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Still can’t use VOIP in-flight just as cell phone service

No cell phone calls are allowed on planes, but what if you are using a VOIP service, which is using your flight's wi-fi? That should be fine, right? You might think so, but apparently the answer is still no.

Certainly, it is even worse news when you are informed of that limitation when you are the CEO of a company that has created a smartphone application that enables users to make calls using VOIP.

Skype? No, we are talking about Viber, and the incident ended with Viper’s CEO Talmon Marco being escorted off a Delta Air Lines jet recently.

The CEO used his own app to make a call and text over VoIP through GoGo, the in-flight Wi-Fi service offered by Delta Airlines. He sent a series of tweets related to the incident Tuesday, apparently as the situation was unfolding.

“@Delta @DeltaAssist on a delta flight, trying to use Viber, crew says VoIP is banned by FAA for safety (it’s not). No such issue on United!

The flight attendant gave Marco the wrong reason, saying that it was a flight safety issue, which is of course, incorrect as he was using wi-fi. However, the FAA does note that airlines block the use of in-flight calling using VOIP applications not because of an FAA safety requirement, but because the carriers are “simply responding to the overwhelming majority of their customers, who prefer silent communications to the public nature of VoIP calls.”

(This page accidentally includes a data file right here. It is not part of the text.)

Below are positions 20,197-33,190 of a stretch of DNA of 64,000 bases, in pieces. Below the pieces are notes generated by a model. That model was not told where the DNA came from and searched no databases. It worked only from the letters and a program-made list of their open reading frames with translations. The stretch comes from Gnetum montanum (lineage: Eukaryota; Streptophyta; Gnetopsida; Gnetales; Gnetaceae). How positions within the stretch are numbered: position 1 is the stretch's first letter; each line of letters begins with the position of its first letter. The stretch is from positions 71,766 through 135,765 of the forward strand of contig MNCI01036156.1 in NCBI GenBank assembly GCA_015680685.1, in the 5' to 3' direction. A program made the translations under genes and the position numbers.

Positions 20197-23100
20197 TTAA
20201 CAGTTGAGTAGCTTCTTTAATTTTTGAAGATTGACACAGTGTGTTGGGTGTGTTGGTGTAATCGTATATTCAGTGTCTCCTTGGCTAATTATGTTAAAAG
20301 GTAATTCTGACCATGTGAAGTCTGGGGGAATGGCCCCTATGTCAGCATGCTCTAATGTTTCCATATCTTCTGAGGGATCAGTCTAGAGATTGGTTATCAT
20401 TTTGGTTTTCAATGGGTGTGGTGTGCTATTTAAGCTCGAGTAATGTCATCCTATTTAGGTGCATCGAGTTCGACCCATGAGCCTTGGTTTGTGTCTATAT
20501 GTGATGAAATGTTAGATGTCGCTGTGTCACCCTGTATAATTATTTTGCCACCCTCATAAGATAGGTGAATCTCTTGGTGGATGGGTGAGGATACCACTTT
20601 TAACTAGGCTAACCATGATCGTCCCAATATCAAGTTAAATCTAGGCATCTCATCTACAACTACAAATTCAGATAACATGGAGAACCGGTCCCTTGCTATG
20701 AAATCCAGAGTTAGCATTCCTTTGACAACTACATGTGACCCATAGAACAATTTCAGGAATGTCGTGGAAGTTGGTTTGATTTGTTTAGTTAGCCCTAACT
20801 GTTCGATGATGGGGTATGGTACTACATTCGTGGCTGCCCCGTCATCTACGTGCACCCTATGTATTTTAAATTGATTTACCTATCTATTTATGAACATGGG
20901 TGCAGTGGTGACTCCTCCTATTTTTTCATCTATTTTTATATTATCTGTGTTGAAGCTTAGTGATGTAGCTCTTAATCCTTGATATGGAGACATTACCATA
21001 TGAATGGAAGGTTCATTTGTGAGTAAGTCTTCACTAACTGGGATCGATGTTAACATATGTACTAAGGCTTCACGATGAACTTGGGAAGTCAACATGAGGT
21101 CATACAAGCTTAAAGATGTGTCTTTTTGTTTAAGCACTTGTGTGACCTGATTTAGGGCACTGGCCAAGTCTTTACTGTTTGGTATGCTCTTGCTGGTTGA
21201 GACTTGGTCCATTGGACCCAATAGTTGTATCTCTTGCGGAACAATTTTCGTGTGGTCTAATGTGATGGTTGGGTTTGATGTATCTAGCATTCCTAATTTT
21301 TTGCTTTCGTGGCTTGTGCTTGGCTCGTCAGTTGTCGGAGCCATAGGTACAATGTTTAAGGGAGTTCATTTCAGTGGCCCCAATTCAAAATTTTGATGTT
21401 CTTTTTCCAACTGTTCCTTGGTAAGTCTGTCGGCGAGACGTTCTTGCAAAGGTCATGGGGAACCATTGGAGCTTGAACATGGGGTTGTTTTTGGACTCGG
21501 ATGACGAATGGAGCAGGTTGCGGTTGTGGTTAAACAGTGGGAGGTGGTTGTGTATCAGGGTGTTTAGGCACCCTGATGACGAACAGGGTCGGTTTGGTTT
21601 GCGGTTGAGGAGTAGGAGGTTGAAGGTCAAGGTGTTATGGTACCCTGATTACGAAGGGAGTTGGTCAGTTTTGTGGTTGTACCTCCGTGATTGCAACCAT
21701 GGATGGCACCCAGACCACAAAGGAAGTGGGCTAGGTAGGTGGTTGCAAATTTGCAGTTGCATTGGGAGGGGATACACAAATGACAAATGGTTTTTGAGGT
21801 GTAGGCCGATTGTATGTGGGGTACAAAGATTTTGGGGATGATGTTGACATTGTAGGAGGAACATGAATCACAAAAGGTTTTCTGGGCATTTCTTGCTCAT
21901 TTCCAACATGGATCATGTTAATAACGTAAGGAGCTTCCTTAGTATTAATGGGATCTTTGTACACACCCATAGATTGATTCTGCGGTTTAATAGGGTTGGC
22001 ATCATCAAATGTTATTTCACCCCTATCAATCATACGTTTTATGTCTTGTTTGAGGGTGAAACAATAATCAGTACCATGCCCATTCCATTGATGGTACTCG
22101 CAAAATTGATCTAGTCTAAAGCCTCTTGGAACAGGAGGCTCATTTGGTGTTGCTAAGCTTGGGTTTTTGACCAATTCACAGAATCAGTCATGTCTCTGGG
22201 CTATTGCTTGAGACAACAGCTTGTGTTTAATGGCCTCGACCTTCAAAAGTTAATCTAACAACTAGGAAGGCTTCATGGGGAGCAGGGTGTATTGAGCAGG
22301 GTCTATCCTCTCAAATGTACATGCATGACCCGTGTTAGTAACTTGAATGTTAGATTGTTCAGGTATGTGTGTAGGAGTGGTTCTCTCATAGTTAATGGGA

@Delta @DeltaAssist crew of DL1204 says they are calling the port authority because I used Viber.. This will be my last Delta flight. Ever.

Can you believe@DeltaAssist is going to call the cops when we land because I used Viber on Gogo inflight wifi?? Nuts..

His final tweets on the matter say he just wanted to test the smartphone app and that he was not arrested.

In a statement to ABC News, a Delta spokesperson said, “The use of any voice application, such as a Web-based VoIP service, is prohibited by the GoGo Terms of Service.

When the plane landed at LaGuardia airport, two Port Authority police officers escorted Marco off the plane, but when he explained his side, the officers released him without further incident.

Marco wants an apology from Delta. Meanwhile, Delta, in a press statement, reiterated that it was Gogo's ToS that were at issue and clarified what could and could not be used on their flights.

“Delta fully supports a ban on cell phone voice transmissions. We are not, however, opponents of in-flight data transmissions provided they do not interfere with flight deck navigational equipment."

Maybe next time, Marco should use instant message (chat).  The Viber app works on iPhone, Android, Windows Phone and even BlackBerry.